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S Anukriti


S Anukriti is an Economist in the Development Research Group (Human Development Team) of the World Bank. She is an applied micro-economist, with interests in the fields of development economics, economics of gender and the family, and political economy. Her research examines the underlying causes of gender inequalities in developing societies, and explores mechanisms that can bring about gender equity. More broadly, she is interested in the role of social norms, formal and informal institutions, and public policy in affecting social change. Dr. Anukriti received her PhD in Economics from Columbia University, MA in Economics from the Delhi School of Economics, and BA (Honors) from St. Stephen’s College, Delhi. Prior to joining the World Bank in July 2020, she was an Assistant Professor of Economics at Boston College. She is also a Research Affiliate at the Institute for Labor Economics (IZA) and a Fellow of the Center for Development Economics and Policy at Columbia University.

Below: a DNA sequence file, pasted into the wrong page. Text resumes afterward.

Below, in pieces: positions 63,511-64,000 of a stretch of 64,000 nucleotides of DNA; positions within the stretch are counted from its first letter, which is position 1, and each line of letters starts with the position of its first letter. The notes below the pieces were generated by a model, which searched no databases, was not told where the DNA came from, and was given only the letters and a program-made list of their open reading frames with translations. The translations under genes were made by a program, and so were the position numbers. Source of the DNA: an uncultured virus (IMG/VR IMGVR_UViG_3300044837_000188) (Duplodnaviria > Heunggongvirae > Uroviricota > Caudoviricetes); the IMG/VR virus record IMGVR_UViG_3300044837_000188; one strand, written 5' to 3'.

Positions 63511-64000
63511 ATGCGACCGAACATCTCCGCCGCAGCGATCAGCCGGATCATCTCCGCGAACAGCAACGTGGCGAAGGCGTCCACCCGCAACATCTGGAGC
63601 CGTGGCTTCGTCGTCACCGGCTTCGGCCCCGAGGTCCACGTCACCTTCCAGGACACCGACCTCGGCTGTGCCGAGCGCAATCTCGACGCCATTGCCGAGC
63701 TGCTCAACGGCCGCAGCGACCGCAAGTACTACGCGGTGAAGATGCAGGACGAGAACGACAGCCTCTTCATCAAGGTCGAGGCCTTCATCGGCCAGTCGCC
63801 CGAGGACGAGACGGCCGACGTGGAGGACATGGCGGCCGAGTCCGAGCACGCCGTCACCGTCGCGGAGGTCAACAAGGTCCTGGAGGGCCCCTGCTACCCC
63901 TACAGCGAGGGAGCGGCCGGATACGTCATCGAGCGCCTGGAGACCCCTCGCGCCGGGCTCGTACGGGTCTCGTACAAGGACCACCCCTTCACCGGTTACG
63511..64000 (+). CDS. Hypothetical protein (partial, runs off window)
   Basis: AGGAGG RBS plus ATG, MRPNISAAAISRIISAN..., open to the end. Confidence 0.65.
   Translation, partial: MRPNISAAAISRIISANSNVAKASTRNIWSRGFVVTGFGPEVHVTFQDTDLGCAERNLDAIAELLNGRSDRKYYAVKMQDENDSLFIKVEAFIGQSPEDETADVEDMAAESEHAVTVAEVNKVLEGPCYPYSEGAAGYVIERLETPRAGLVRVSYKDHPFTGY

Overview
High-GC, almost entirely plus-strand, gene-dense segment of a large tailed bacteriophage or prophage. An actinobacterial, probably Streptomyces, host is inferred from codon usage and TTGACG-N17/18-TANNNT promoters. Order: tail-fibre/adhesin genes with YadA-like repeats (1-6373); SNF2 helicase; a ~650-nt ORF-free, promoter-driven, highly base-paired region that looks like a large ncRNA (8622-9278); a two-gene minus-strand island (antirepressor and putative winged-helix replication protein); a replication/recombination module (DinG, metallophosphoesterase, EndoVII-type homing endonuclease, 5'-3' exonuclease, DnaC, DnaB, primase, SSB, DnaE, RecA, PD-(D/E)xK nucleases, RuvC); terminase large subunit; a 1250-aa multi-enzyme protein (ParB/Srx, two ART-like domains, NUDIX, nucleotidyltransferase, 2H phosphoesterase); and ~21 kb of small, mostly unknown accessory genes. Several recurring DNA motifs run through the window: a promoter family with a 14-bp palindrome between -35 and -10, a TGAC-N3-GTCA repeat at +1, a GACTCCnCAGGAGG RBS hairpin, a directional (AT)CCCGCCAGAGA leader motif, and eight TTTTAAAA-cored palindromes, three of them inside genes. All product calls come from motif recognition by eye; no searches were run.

View a full list of research publications on Anukriti's researcher website » 


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Delving into Women's Social Isolation

March 2022

What is the focus of your research? 

"Broadly, my research focuses on understanding why gender inequality exists, why it persists, and what we can do to reduce gender gaps, especially in developing countries. I have done a lot of work on male-biased sex ratios and sex-selective abortions, and some research on marriage markets and dowry in India. More recently, my attention has shifted towards other gender-related issues, such as women’s labor market engagement, social networks, gender-based violence, and the influence of family members on women’s outcomes."

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Women for Women? The Influence of Female Friends and Family on Women’s Empowerment in India

September 2021

Along several dimensions, India stands out globally for its unequal opportunities and outcomes for women relative to men. In this Policy Research Talk delivered in September 2021, S Anukriti presented new research on women's social networks In India—and the opportunities or constraints that these networks present.

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